Congress needs to come clean
The Bharatiya Janata Party (BJP) patriarch L.K. Advani’s clarification that his deep-set fears about a return of Emergency rule were directed at the Congress must have been greeted with a sign of relief and silent derision by the ruling party at the Centre.
Till he pointed out that the Congress hasn’t expressed “remorse” about what happened in 1975, the general belief was that Advani was still miffed about having been sidelined by Narendra Modi and was, therefore, targeting him for his supposed authoritarian traits.
That Advani has reasons to be unhappy is understandable. His entire career has been one of glaring missed opportunities. When he was riding high on his chariot in 1990 as he set out for Ayodhya from Somnath in Gujarat, he must have thought that the journey would raise him to great political heights.
Sadly, it wasn’t to be. Advani was pipped to the prime minister’s post by Atal Behari Vajpayee. A decade later, he has suffered the same fate at Modi’s hands.
It was only to be expected, therefore, that his observation – “I don’t have the confidence that it (the Emergency) cannot happen again” – will be seen as directed at Modi. His clarification – or rather his afterthought masquerading as a clarification–when it may have become apparent to him that his grouse was too palpable – makes sense because there can be no comparison between the circumstances surrounding Modi and Indira.
The latter had her party, and the President, at her beck and call. This enabled the former prime minister to persuade Fakhruddin Ali Ahmed to sign on the dotted line an order to proclaim Emergency and the cabinet to fall in line without a murmur.
The BJP is a not a poodle as the Congress was to Indira. It will not be easy, therefore, for Modi to bulldoze the BJP party into accepting his diktat. Besides, Indira was at the height of her political power in 1975 in the aftermath of the Bangladesh war. Modi’s successes – if he is to attain them – are still in the future, and they relate to economics, not military glory.
The explosive growth of the media in recent years also means that it will not be easy to cut off electricity supply to newspaper offices or send journalists to jail to make them fall in line, as was the case in 1975.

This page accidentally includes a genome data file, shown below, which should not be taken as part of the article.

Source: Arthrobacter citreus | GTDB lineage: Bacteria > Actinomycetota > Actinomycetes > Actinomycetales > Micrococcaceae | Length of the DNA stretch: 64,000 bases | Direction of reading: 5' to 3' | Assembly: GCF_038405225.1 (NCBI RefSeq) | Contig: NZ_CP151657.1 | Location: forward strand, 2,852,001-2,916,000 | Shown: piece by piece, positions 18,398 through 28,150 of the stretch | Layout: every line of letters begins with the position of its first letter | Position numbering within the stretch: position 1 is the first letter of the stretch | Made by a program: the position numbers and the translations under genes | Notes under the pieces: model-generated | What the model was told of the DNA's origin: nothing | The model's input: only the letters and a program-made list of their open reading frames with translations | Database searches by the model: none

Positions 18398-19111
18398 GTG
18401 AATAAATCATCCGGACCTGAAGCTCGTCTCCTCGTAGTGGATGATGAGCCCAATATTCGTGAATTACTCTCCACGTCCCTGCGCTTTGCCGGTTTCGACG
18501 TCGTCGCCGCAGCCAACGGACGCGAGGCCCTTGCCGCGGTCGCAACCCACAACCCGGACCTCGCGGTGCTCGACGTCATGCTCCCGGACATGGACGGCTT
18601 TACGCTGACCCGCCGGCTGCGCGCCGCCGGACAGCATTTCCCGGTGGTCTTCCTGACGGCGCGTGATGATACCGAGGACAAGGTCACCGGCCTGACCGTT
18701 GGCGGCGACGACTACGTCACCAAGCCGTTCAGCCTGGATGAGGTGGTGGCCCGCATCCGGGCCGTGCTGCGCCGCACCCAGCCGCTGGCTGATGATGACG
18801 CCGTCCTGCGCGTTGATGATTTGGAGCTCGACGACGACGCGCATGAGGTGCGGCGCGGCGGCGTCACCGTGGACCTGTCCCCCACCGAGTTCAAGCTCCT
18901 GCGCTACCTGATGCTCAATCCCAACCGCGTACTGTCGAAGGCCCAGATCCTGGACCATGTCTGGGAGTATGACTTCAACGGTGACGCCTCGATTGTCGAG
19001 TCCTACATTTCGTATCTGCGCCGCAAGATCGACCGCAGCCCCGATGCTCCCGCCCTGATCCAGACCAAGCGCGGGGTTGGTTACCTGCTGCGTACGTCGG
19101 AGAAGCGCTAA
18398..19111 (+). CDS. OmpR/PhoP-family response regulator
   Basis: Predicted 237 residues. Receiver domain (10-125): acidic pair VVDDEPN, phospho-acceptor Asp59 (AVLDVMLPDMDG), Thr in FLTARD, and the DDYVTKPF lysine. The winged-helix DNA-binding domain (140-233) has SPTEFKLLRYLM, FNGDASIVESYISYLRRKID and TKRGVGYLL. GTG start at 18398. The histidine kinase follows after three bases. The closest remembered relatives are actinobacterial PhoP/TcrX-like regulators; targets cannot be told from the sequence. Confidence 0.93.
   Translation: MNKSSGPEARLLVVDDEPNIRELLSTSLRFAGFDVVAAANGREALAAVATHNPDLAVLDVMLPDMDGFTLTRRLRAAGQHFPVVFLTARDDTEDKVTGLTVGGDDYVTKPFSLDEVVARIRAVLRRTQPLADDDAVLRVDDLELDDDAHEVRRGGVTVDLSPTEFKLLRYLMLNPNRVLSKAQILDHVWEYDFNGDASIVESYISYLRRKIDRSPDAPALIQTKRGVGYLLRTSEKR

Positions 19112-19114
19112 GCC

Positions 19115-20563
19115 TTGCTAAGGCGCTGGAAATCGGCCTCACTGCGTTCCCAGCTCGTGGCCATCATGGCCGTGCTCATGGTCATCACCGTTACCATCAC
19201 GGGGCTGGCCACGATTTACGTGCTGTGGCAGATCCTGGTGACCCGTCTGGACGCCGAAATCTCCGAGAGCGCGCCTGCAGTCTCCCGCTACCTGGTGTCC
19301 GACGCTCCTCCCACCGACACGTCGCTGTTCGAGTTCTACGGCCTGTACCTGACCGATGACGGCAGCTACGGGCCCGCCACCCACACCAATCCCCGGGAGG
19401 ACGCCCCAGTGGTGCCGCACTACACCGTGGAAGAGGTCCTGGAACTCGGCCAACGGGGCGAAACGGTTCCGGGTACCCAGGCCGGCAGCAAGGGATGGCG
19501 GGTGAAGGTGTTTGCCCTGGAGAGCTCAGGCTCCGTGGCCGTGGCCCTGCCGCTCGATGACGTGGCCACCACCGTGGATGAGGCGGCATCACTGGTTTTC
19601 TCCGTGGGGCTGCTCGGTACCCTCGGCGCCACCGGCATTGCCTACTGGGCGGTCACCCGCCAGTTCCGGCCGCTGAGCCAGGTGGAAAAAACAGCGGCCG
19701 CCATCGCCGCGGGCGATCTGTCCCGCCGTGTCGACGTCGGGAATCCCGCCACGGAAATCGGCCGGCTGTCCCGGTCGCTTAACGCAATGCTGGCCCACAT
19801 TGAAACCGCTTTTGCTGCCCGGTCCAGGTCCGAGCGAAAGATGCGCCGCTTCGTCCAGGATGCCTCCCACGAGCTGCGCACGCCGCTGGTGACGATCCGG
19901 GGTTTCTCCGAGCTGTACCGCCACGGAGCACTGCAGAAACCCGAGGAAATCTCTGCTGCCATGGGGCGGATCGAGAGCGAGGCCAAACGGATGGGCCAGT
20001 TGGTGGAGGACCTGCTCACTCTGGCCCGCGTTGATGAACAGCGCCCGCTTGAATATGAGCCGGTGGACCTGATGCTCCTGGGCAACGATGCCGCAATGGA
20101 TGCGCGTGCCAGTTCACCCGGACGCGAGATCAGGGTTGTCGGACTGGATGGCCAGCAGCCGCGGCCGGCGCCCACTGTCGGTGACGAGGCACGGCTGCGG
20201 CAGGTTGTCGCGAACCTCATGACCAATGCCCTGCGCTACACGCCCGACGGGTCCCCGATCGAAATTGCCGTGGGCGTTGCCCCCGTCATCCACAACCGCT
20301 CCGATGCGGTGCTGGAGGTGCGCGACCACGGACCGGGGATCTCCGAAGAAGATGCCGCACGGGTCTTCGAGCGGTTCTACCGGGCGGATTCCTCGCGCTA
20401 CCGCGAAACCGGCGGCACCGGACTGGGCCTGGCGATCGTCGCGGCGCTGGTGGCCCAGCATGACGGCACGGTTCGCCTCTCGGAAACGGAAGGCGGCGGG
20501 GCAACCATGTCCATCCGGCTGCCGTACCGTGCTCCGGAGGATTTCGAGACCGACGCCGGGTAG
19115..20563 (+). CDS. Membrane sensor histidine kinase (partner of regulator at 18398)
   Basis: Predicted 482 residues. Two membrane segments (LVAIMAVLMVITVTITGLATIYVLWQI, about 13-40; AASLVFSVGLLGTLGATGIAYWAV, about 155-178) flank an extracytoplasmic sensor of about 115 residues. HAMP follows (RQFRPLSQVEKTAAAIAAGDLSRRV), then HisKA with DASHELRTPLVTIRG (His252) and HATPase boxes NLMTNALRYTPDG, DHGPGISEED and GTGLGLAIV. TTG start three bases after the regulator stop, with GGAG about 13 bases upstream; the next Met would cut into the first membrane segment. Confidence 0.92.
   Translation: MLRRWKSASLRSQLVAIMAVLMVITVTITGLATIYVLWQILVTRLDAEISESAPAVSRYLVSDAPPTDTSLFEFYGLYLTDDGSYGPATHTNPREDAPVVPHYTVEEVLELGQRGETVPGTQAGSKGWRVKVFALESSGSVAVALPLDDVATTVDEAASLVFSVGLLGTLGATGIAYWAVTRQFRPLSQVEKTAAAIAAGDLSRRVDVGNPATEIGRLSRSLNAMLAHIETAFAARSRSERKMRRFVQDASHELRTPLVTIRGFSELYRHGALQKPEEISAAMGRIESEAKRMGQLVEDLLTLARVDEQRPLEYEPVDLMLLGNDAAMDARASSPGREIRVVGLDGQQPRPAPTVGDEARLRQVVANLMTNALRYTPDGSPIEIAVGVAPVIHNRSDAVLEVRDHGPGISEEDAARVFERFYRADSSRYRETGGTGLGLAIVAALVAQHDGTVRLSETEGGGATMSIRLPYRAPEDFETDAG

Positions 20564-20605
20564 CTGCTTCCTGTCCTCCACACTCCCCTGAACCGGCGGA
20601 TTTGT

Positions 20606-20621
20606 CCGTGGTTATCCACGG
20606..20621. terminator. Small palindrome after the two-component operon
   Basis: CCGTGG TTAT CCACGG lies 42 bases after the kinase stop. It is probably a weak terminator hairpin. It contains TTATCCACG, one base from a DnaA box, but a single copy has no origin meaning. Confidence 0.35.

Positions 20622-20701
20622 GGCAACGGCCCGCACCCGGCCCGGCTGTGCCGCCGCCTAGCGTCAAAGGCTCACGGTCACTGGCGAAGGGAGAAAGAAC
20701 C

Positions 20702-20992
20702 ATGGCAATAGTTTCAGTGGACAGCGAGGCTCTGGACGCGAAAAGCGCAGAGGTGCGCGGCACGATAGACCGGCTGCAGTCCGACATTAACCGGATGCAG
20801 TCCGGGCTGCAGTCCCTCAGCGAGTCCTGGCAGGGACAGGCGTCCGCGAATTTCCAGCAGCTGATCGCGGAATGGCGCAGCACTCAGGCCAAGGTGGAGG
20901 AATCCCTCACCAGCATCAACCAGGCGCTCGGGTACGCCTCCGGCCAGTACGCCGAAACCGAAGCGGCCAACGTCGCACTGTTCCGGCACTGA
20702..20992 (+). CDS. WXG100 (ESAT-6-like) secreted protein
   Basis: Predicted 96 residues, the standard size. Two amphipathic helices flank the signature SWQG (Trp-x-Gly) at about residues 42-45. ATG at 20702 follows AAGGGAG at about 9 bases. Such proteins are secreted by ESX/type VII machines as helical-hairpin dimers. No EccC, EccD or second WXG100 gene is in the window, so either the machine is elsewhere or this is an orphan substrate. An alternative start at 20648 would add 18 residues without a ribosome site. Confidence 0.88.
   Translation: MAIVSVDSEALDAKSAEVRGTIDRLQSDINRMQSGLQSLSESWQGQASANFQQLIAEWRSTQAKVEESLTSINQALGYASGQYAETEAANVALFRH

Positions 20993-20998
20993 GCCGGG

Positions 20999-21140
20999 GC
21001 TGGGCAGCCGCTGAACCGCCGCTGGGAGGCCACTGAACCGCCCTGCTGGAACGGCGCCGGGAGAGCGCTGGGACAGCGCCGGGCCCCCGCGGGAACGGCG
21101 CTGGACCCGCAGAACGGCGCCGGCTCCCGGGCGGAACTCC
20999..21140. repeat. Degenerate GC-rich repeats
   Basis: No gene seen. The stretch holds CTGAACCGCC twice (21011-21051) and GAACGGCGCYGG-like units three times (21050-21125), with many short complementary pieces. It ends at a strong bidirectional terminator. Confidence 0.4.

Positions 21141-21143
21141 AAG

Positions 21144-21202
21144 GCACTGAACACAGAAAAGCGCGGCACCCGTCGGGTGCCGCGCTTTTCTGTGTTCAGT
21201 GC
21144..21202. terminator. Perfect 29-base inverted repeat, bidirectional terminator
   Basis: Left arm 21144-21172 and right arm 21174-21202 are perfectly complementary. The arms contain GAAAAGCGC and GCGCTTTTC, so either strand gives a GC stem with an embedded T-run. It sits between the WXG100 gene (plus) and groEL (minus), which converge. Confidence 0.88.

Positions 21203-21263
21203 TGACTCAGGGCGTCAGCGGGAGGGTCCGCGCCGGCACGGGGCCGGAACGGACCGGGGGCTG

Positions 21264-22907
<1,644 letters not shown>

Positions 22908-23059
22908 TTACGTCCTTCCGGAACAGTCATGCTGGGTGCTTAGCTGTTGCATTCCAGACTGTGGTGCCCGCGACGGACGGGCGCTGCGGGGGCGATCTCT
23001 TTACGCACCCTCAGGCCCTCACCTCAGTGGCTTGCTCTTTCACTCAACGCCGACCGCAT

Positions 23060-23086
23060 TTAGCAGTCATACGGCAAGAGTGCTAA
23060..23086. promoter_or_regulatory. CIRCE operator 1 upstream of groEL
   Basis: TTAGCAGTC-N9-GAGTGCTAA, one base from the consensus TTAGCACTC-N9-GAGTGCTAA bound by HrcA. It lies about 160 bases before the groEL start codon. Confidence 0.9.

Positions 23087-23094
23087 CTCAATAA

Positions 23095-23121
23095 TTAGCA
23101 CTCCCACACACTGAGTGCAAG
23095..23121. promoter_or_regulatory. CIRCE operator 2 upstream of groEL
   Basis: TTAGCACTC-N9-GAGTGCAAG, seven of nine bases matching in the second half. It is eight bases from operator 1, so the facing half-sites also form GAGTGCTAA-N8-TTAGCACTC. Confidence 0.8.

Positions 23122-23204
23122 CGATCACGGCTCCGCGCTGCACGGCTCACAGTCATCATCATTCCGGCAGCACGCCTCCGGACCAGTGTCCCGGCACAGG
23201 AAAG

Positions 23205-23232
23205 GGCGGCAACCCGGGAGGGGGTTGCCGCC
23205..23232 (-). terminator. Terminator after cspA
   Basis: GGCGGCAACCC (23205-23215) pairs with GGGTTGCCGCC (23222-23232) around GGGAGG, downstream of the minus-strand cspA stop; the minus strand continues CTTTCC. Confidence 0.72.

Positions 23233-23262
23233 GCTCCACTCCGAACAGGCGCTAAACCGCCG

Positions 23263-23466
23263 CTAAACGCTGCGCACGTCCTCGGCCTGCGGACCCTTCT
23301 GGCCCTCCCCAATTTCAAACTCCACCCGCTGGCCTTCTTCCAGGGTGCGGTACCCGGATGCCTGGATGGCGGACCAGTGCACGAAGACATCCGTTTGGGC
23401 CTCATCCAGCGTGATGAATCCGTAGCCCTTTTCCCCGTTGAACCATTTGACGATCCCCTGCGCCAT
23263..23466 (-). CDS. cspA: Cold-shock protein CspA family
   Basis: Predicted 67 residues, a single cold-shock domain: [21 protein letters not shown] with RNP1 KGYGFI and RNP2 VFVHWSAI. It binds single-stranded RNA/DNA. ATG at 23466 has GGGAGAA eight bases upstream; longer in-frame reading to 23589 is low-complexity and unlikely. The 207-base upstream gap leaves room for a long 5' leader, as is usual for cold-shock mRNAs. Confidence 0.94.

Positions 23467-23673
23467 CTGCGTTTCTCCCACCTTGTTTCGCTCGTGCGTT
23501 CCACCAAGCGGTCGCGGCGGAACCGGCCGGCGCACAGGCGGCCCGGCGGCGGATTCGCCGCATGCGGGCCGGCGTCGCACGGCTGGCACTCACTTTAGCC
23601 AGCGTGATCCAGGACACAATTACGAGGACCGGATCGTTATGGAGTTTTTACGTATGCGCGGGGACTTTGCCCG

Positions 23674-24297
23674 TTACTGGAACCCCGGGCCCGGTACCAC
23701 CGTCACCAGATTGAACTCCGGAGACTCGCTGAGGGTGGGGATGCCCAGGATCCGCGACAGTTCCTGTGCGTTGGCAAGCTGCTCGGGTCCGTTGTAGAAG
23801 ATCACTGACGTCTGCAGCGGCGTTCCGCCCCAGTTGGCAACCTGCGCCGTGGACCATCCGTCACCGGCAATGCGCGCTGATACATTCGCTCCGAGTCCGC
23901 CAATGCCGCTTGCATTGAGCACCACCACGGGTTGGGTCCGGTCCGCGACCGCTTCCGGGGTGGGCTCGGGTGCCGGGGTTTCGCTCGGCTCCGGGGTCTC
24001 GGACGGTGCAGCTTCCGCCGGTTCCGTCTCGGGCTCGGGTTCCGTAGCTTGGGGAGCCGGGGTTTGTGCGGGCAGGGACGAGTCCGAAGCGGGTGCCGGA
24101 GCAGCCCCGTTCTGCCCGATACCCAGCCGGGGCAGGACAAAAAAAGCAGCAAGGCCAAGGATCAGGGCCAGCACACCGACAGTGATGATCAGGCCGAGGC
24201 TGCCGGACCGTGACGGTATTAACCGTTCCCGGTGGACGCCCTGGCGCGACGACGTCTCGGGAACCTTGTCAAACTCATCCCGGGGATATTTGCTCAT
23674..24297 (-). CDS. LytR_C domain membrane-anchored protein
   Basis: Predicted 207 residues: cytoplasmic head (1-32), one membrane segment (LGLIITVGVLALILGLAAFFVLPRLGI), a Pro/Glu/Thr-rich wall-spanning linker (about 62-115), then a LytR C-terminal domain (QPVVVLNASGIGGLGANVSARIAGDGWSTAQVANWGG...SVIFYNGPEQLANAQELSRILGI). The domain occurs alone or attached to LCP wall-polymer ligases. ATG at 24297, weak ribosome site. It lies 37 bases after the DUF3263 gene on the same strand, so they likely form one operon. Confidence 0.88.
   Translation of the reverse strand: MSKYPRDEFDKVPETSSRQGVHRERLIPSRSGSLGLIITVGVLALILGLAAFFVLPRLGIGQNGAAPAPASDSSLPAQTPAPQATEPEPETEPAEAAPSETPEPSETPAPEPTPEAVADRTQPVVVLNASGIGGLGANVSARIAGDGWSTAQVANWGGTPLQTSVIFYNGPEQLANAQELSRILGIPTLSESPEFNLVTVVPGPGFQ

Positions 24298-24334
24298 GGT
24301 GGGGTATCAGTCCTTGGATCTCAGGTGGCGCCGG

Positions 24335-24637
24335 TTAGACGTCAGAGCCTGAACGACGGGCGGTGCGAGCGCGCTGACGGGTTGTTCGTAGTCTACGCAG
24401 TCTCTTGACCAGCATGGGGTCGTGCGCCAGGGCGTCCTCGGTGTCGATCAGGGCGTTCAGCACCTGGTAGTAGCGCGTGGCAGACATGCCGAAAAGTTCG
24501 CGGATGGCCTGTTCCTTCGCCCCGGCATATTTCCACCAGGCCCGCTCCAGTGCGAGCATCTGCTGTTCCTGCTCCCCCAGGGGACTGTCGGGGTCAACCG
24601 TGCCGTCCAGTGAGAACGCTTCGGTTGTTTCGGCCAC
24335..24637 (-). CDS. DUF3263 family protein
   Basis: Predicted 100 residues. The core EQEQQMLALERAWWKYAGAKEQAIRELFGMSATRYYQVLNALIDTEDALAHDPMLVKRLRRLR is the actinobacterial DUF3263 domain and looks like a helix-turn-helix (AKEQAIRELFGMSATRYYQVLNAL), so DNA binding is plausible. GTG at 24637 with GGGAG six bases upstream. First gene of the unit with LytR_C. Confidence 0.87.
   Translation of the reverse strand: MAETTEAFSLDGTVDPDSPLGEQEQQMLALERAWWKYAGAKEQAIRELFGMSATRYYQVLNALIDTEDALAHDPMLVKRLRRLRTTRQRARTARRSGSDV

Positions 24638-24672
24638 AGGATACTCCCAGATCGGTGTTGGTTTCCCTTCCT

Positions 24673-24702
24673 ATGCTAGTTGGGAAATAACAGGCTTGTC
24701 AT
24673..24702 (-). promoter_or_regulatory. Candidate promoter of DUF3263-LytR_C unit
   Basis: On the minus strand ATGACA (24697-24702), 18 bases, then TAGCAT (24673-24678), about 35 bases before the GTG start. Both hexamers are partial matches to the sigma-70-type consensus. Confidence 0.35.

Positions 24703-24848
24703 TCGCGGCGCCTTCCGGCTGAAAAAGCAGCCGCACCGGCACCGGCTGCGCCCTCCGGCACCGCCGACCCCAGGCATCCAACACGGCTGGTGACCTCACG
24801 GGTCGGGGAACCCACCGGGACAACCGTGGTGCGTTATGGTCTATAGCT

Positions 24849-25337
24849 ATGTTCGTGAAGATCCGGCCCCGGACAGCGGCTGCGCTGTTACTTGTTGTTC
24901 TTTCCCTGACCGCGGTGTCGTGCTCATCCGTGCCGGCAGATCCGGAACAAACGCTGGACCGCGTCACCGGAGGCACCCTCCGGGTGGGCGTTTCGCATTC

The point, therefore, is not whether Modi can do what Indira did, but how Indira’s party looks at the events of those fateful days. As Advani said, no Congressman has apologised for the mercifully futile attempt of his party to throttle democracy.
What is more, the Congress today harbours in Rahul Gandhi a person who is a self-confessed admirer of his imperious grandmother. At a meeting with Congressmen, Rahul pointed to a picture of Indira Gandhi and said, “she is my role model”.
Continuing, he said that he was not “soft” like his mother. “I will not tolerate indiscipline. I will take tough action. I will punish those who act against the party’s interests”. Rahul Gandhi’s “soft” spot for his grandmother is understandable considering that he saw as a child how she was gunned down by security guards with whom he used to play badminton. But, poignant memories are not the best guides in matters of formulating policies.
His belief that Indira was merely fending off the political attacks of her opponents at the time of the Emergency underlines his ignorance of the draconian steps which she took to preserve her hold on power.
It will be nothing short of a disaster for the Congress, therefore, if Rahul Gandhi tries to emulate his “role model”. Just as any comparison which Advani may have had in his mind between Indira Gandhi and Modi falls flat because of the difference in the conditions between the two periods, Rahul Gandhi’s preference for “tough action” is unsuitable for the present times.
Although the Emergency represents one of the darkest periods in India’s post-independence history, it has also become some kind of a bogey either to target a ruler, or to issue a virtual threat to rivals as Rahul Gandhi did two years ago when he said that he would have done what Indira Gandhi did when she faced a “severe assault” by “destabilising forces”.
It will be advisable for the political class not to indulge in gamesmanship with such a serious event when Indian democracy was saved in the nick of time because of Indira Gandhi’s mistake of calling for a general election. Indira believed that she would win because that was what the intelligence agencies must have told her. But for that lapse of judgment, India would have joined the ranks of tinpot Third World dictatorship under another mother-and-son duo – Indira and Sanjay Gandhi. Only the wisdom of the Indian voter saved the country. It is necessary for the Congress, its favoured dynasty and other would-be dictators to remember this fact. IPA